Perplexity: evaluating transcript abundance estimation in the absence of ground truth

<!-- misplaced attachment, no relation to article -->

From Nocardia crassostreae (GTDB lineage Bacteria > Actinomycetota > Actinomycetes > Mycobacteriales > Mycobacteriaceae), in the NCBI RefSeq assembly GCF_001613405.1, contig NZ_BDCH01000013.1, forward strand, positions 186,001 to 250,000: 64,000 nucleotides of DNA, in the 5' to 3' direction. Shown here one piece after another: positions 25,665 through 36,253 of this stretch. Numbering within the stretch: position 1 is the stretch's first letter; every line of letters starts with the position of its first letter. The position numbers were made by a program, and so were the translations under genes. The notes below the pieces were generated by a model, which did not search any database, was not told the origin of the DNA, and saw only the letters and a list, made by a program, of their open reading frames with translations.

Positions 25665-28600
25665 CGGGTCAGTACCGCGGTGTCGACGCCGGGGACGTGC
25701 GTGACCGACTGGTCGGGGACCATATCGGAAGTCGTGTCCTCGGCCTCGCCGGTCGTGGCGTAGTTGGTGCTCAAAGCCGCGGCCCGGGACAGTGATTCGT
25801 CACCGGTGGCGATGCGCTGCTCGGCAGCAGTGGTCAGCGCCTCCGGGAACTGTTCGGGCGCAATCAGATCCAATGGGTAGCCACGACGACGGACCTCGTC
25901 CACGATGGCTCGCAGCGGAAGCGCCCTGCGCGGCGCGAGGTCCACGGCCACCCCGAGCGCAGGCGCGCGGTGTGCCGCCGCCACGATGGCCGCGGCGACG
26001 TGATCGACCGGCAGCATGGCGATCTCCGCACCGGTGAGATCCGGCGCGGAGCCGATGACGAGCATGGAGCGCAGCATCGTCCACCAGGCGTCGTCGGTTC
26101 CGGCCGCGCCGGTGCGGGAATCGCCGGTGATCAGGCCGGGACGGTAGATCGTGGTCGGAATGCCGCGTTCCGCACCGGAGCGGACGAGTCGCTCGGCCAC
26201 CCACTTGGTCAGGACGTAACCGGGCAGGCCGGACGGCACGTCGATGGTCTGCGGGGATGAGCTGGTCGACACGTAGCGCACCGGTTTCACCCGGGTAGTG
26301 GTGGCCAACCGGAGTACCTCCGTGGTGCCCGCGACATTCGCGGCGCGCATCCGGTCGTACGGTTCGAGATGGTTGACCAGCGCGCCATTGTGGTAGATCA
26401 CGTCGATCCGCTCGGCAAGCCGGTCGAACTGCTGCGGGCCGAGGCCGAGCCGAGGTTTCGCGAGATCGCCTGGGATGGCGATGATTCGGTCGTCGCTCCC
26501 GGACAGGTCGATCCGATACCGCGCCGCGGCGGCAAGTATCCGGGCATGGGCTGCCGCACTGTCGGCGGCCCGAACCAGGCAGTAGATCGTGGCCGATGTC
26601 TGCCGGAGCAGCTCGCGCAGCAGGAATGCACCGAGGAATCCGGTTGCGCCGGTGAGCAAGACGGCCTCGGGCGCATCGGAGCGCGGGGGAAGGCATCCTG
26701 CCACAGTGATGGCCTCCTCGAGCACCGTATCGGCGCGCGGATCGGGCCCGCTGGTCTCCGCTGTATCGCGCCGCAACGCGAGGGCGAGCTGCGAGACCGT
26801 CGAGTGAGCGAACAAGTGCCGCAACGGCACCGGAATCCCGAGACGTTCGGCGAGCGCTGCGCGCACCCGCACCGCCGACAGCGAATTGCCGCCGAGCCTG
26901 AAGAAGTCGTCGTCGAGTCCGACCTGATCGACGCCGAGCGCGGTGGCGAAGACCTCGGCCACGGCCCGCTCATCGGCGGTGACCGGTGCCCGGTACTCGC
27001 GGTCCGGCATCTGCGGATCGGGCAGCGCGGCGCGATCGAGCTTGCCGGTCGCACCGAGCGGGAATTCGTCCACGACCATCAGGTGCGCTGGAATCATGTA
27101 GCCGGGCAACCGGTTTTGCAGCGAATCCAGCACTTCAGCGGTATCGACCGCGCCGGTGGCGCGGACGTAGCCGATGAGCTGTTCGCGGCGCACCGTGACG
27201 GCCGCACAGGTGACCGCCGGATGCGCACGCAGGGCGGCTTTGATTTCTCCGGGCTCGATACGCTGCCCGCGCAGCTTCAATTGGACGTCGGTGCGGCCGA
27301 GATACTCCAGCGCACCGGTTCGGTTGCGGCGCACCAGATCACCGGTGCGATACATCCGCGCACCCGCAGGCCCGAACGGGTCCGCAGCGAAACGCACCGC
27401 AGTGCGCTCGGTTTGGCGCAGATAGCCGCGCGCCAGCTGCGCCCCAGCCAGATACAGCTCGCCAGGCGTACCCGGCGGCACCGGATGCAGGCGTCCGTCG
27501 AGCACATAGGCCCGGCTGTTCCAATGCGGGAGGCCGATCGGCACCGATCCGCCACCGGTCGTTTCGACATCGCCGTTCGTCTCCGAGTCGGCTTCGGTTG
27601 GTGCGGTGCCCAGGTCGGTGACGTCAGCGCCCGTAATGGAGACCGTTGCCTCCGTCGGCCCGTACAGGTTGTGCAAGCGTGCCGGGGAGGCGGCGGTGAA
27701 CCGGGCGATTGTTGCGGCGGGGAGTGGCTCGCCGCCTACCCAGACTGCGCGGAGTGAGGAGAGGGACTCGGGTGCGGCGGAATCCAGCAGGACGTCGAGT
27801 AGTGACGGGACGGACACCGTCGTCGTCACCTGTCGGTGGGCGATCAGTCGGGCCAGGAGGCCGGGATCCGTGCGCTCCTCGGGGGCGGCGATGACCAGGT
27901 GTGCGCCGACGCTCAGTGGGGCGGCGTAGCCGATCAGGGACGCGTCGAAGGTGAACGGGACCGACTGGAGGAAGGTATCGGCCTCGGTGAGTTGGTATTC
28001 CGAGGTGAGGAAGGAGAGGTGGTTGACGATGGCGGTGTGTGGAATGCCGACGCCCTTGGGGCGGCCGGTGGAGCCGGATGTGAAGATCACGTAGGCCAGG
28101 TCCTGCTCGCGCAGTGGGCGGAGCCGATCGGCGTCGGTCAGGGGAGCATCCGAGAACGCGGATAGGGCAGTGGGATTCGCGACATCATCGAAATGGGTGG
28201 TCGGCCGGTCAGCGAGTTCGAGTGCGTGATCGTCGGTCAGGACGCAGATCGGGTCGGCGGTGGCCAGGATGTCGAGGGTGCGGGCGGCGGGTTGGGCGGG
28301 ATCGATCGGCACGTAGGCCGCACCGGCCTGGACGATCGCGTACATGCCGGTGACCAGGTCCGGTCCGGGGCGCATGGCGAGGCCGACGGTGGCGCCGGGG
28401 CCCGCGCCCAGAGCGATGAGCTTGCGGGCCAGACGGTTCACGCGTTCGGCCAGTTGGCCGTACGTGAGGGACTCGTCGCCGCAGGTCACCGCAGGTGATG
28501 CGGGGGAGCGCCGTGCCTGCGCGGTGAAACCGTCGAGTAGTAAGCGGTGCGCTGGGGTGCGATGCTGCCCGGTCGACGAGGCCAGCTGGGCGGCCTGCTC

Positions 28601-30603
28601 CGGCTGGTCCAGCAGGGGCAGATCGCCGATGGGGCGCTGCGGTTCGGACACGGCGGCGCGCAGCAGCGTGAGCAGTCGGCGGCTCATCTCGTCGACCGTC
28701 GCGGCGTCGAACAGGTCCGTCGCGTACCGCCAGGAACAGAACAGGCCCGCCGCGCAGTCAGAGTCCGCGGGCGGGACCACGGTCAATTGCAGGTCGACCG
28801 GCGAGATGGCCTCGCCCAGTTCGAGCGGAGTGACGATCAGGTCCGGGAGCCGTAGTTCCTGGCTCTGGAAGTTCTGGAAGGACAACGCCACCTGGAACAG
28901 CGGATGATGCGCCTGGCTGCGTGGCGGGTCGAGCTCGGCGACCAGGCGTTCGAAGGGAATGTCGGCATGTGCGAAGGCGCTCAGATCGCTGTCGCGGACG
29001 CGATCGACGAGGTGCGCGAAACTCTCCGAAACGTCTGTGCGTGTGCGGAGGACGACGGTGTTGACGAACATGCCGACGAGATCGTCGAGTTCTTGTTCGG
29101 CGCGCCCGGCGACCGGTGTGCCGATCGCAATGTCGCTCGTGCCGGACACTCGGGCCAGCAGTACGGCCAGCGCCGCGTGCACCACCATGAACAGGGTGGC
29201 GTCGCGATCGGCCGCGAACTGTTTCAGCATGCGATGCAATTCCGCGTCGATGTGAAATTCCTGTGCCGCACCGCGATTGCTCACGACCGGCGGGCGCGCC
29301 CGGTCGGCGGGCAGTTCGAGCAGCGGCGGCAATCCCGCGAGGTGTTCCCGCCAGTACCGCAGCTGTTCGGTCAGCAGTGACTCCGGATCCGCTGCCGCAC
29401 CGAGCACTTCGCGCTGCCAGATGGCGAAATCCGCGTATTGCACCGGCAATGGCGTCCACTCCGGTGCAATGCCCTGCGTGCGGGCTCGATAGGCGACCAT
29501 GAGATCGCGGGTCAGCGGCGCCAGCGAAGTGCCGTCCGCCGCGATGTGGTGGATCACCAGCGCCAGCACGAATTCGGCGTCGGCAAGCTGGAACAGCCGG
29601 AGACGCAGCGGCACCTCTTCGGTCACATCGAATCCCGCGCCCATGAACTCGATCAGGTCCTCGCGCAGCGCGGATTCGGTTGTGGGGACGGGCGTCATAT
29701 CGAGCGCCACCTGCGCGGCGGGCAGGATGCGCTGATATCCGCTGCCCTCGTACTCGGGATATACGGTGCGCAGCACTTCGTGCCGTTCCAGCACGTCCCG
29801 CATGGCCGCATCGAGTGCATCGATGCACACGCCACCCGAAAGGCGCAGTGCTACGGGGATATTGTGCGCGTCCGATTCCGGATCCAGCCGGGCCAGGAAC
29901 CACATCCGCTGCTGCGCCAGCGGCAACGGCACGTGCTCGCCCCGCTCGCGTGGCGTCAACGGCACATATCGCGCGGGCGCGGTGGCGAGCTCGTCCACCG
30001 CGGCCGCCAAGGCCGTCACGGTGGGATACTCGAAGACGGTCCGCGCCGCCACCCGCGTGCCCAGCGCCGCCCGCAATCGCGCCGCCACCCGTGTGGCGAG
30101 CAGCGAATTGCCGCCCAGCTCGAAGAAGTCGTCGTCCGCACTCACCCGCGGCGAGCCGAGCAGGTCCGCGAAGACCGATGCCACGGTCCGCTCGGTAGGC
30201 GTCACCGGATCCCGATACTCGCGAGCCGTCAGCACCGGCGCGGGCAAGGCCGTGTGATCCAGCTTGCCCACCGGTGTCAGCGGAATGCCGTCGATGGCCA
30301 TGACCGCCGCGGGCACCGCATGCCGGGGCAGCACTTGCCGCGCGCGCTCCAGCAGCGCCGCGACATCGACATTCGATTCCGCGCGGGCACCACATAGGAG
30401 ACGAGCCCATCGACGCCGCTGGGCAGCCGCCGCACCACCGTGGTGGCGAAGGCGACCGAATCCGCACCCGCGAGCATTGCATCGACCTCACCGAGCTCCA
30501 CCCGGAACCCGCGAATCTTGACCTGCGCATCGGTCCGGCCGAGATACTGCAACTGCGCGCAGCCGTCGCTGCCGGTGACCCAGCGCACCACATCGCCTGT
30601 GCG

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There has been rapid development of probabilistic models and inference methods for transcript abundance estimation from RNA-seq data. These models aim to accurately estimate transcript-level abundances, to account for different biases in the measurement process, and even to assess uncertainty in resulting estimates that can be propagated to subsequent analyses. The assumed accuracy of the estimates inferred by such methods underpin gene expression based analysis routinely carried out in the lab. Although hyperparameter selection is known to affect the distributions of inferred abundances (e.g. producing smooth versus sparse estimates), strategies for performing model selection in experimental data have been addressed informally at best. We derive perplexity for evaluating abundance estimates on fragment sets directly. We adapt perplexity from the analogous metric used to evaluate language and topic models and extend the metric to carefully account for corner cases unique to RNA-seq. In experimental data, estimates with the best perplexity also best correlate with qPCR measurements. In simulated data, perplexity is well behaved and concordant with genome-wide measurements against ground truth and differential expression analysis. Furthermore, we demonstrate theoretically and experimentally that perplexity can be computed for arbitrary transcript abundance estimation models. Alongside the derivation and implementation of perplexity for transcript abundance estimation, our study is the first to make possible model selection for transcript abundance estimation on experimental data in the absence of ground truth.